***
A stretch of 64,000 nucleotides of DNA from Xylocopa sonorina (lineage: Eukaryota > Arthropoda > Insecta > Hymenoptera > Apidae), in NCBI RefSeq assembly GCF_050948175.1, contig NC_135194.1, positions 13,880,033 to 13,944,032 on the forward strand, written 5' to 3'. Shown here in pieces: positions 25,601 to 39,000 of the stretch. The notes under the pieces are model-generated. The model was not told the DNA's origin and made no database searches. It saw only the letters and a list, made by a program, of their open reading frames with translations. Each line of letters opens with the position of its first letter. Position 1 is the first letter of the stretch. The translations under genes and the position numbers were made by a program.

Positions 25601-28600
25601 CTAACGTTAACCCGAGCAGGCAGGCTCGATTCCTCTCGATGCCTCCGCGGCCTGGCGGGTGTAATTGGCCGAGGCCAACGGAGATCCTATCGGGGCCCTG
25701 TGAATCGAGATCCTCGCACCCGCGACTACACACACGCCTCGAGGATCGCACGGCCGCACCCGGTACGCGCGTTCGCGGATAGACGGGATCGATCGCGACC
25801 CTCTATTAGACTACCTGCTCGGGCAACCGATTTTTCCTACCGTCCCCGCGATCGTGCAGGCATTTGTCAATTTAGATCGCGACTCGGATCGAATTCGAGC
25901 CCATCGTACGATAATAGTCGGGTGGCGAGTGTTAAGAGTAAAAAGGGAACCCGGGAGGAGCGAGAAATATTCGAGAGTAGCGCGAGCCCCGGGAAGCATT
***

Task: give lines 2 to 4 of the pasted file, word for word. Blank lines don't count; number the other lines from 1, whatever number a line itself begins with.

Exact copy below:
Positions 25601-28600
25601 CTAACGTTAACCCGAGCAGGCAGGCTCGATTCCTCTCGATGCCTCCGCGGCCTGGCGGGTGTAATTGGCCGAGGCCAACGGAGATCCTATCGGGGCCCTG
25701 TGAATCGAGATCCTCGCACCCGCGACTACACACACGCCTCGAGGATCGCACGGCCGCACCCGGTACGCGCGTTCGCGGATAGACGGGATCGATCGCGACC